There should be no shame in saying that we have values and principles and that this Liberal government is willing to stand up for them. Under the previous six years of Labor misrule and chaotic misgovernment, the balance of rights and responsibilities became a question of rights only. By turning a blind eye to gross and aberrant characters and by accepting all in good faith, we expose our people to unknown dangers. Enoch Powell's 'rivers of blood' may not have run, but that is because of the strong actions taken by successive Conservative governments. I am proud to be part of a government that is bold in its actions and resolute in its decisions.

The Abbott coalition government delivered a national security statement that outlined the government's response to the national Review of Australia's Counter-Terrorism Machinery for a Safer Australia. This review found that the number of foreign fighters is increasing, along with the number of sympathisers and supporters of extremists. With the number of potential terrorists rising, it is important that law and justice agencies have the tools to deal with the threats they pose.

Under section 35 of the Migration Act 1958, it is already law that any dual citizen who fights against Australia in a foreign army will have their citizenship revoked. The expansion of that section merely addresses the modern-day threat to Australians, that being the threat of terrorism by non-state actors and non-aligned individuals. Section 35 is self-executing and ensures that citizenship will be stripped from a person who fights on behalf of or in service to a terrorist organisation. Section 33 operates so as to ensure that only dual citizens will lose their citizenship. The amendments safeguard against a person becoming stateless. They also propose that the offence must be terrorism related and must indicate that a person has acted against their allegiance to Australia. If one looks to the societal constructs of Rousseau or Locke, there it is on line 1: protect the bodily integrity of each citizen and the integrity of the state. Even the visual idea of a contract is relevant to this debate surrounding cancelling citizenship and making it easier for the minister to do so. After all, the Australian government is honouring its side of the contract or deal by protecting the bodily integrity and security of the person, but some people are not living up to their side of the deal. The deal is that if one comes to this country then one has to play by the rules as they stand, not change the rules because one does not like the rules. I put it to the House that the greatest liberty that a state can protect is life. Our primary responsibility as legislators in this place is to protect the citizens of Australia.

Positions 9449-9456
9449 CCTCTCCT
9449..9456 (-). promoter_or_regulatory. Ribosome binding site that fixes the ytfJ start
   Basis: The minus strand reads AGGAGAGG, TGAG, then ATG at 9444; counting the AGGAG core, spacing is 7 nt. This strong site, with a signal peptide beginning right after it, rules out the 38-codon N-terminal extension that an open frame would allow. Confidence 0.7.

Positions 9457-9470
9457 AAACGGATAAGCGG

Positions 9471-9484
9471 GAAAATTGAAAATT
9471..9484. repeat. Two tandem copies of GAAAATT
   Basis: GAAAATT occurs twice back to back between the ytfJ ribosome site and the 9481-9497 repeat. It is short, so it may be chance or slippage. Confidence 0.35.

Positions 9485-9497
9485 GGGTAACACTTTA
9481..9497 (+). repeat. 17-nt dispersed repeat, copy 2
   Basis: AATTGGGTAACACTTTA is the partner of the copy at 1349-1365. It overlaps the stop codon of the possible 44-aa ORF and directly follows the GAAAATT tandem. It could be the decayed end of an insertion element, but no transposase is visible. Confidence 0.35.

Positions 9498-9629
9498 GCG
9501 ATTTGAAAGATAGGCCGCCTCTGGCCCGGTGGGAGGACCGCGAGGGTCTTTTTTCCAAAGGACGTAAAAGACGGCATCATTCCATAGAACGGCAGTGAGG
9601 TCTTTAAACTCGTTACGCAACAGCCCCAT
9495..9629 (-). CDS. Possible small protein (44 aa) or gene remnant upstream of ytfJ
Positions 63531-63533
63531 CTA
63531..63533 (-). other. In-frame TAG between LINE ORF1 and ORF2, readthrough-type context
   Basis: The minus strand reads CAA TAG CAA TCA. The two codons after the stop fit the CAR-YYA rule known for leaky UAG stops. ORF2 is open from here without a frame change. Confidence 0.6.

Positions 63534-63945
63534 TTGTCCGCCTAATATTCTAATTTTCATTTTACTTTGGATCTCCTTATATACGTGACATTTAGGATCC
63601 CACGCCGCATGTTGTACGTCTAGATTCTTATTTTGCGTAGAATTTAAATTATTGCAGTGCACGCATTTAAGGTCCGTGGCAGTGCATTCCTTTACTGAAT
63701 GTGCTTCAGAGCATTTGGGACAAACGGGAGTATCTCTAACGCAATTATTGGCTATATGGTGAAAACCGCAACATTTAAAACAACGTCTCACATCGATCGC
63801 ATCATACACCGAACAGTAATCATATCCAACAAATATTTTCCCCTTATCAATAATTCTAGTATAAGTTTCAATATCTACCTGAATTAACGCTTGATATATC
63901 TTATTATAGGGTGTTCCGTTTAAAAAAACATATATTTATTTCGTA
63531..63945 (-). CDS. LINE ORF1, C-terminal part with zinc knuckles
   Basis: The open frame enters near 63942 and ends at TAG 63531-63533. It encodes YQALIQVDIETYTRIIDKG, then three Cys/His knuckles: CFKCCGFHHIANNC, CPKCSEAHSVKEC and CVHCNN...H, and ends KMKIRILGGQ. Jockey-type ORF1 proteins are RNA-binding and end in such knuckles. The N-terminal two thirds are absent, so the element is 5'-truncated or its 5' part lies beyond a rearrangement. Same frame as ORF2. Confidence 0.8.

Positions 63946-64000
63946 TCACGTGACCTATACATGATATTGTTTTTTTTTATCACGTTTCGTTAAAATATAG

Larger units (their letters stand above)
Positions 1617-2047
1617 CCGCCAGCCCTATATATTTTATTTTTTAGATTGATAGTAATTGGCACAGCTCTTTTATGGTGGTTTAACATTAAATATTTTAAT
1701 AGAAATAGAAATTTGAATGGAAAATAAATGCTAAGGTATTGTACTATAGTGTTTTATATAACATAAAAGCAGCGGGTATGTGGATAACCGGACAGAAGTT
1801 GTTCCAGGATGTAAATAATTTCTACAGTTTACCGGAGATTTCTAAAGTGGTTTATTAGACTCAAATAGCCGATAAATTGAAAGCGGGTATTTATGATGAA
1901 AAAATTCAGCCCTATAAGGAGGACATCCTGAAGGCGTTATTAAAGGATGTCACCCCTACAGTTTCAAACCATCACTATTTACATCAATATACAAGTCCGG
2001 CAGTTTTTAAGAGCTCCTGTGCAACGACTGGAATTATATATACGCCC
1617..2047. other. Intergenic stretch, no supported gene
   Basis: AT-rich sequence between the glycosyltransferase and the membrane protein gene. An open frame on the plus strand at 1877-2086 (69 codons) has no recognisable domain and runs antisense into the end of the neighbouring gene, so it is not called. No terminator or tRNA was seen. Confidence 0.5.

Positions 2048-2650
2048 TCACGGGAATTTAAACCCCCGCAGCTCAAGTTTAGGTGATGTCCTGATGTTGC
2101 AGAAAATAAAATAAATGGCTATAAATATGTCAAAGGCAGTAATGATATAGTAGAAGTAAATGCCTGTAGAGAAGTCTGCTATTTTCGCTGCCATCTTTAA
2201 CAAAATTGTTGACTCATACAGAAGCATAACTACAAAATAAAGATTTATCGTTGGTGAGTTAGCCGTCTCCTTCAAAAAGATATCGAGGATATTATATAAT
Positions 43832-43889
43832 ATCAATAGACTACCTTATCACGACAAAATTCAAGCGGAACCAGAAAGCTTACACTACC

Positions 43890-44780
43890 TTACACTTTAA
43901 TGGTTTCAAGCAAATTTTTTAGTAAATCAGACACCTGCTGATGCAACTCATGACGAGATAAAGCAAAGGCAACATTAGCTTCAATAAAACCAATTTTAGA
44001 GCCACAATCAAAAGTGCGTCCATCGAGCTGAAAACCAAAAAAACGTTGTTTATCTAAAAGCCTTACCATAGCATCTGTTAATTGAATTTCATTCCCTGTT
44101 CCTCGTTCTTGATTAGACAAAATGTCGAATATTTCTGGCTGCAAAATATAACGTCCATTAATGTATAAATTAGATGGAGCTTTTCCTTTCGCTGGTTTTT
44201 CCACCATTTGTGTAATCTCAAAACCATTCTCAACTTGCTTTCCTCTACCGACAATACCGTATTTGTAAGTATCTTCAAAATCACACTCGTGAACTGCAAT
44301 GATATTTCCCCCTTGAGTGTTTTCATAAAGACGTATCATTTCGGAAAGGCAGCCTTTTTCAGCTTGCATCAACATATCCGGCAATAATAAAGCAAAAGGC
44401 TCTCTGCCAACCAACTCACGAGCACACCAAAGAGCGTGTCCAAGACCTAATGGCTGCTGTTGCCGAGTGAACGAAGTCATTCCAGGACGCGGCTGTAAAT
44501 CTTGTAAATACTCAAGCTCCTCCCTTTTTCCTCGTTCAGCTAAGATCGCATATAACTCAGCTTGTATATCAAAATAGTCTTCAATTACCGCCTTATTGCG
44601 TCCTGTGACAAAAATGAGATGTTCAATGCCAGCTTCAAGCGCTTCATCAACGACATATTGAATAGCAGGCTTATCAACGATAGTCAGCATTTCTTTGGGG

The changes outlined in the Australian Citizenship Amendment (Allegiance to Australia) Bill 2015 and amendments to the Migration Act are the first real attempt to update the security and protection features of visa and citizenship programs since the mid-1990s. With respect to visa grants, having weak and low thresholds for the character tests dilutes the nature of our system and costs us all more in the long run. Today we should be cognisant of the fact that citizenship is the second act of a two-act play. It is the icing on the cake. Looking at the first part of the equation—that is, visa grant—is also exceptionally important. I am proud that our coalition government has gone about the task efficiently and effectively. I and all the coalition know that security is an expensive business, prevention is always better than cure and prevention is always cheaper than cure. The people we seek to remove from the Australian community or ban from entering the Australian community in the first place are people who are freedom haters. They hate us because we Australians love freedom. It is not enough to have an Australian residency visa to be an Australian. One needs to live Australian—live the values, live the hopes and live the dreams. One needs to embrace the history of Australia. We will not and cannot let this nation ever become known as a soft touch.